The glacial pace of legal ethics change adds to the unease of lawyers who have to adapt very quickly to a changing environment, as we did at the start of the pandemic. In a positive turn of events, regulators have stepped up to the challenge and issued major pieces of guidance that dramatically ease the worries of lawyers working remotely.

Pennsylvania was the first to issue pandemic-related guidance, and it did so right away. The Pennsylvania Bar Association issued Formal Opinion 2020-300 on April 10, 2020. It dealt with all of the major worries plaguing lawyers around the country at that time. It explained how to navigate working from home while maintaining confidentiality while continuing to practice competently while supervising staff (lawyer and non-lawyer). It gave pages of advice on best practices, even discussing encryption of data, online security, and video conferences. It even went so far as to address lawyer civility — much needed at a time when the entire world was facing unreal stress.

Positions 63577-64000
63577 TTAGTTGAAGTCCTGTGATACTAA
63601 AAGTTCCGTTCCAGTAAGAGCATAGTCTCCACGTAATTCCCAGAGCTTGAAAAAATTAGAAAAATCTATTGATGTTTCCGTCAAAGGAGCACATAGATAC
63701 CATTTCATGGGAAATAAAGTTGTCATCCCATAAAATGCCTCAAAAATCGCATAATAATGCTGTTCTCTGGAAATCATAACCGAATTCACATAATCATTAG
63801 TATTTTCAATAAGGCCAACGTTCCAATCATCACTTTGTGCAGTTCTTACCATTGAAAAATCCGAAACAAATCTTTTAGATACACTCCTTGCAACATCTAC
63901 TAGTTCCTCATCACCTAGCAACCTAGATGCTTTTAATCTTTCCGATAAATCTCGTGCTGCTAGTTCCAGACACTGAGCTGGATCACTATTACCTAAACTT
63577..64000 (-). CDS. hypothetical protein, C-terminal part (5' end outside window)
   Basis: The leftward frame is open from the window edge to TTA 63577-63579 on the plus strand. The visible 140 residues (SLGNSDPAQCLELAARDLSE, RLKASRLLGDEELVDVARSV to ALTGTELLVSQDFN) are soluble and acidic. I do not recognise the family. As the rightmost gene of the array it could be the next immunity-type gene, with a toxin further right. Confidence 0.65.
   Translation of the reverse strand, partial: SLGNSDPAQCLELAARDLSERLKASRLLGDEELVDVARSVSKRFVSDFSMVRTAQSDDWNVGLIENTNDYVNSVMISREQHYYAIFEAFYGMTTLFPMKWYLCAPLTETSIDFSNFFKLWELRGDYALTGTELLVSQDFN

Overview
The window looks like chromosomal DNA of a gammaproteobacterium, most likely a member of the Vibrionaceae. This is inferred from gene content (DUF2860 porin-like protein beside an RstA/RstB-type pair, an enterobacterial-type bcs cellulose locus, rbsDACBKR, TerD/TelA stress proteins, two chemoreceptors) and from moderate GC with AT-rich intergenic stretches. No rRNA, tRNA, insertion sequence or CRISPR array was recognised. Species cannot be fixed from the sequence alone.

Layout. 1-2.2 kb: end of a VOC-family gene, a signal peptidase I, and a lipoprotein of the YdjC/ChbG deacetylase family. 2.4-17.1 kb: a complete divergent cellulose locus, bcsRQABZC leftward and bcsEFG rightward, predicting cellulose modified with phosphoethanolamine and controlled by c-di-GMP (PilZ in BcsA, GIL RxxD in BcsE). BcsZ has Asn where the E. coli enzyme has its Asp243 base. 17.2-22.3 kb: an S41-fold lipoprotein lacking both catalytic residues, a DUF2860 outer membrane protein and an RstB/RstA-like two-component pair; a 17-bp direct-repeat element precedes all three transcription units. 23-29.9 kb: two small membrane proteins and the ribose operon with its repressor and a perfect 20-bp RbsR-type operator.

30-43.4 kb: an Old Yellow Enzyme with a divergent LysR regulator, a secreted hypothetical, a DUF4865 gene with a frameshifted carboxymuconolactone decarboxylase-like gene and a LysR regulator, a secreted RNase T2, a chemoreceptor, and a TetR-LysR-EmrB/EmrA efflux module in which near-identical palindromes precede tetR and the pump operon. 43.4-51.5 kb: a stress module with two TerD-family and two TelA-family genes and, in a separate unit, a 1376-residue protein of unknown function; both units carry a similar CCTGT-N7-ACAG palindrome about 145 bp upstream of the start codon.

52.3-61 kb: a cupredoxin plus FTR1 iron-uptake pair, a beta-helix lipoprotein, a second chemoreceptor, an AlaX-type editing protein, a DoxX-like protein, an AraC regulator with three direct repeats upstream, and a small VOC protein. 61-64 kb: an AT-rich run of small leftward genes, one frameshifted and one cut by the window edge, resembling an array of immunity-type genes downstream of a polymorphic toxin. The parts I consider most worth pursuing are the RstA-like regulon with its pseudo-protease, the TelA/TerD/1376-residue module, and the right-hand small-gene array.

Pennsylvania’s opinion became a model for lawyers everywhere. Even outside of Pennsylvania, the considerations in the opinion were of general applicability and provided much-needed guidance.

As to the physical location issue, lawyers found themselves often forced to work from the state where they lived and not the state where they were licensed. The de facto permission of their home state was all they could go on. However, more recently, regulators have started to address this issue head-on.

The Florida Supreme Court approved the state’s ethics opinion on remote working in May 2021. The Florida Bar Standing Committee on the Unlicensed Practice of Law’s AFO #2019-4 was issued as a proposed advisory opinion in August 2020.  The question posed was a common one: May a lawyer domiciled in Florida but not licensed to practice law there, who is employed by a law firm in another state in which he is licensed, practice law of the state of licensure from his home in Florida?

In the scenario presented, the lawyer has no office space in Florida, does not have a public or online presence in Florida, and does not advertise or otherwise inform the public of his physical location. The lawyer’s work did not implicate Florida law.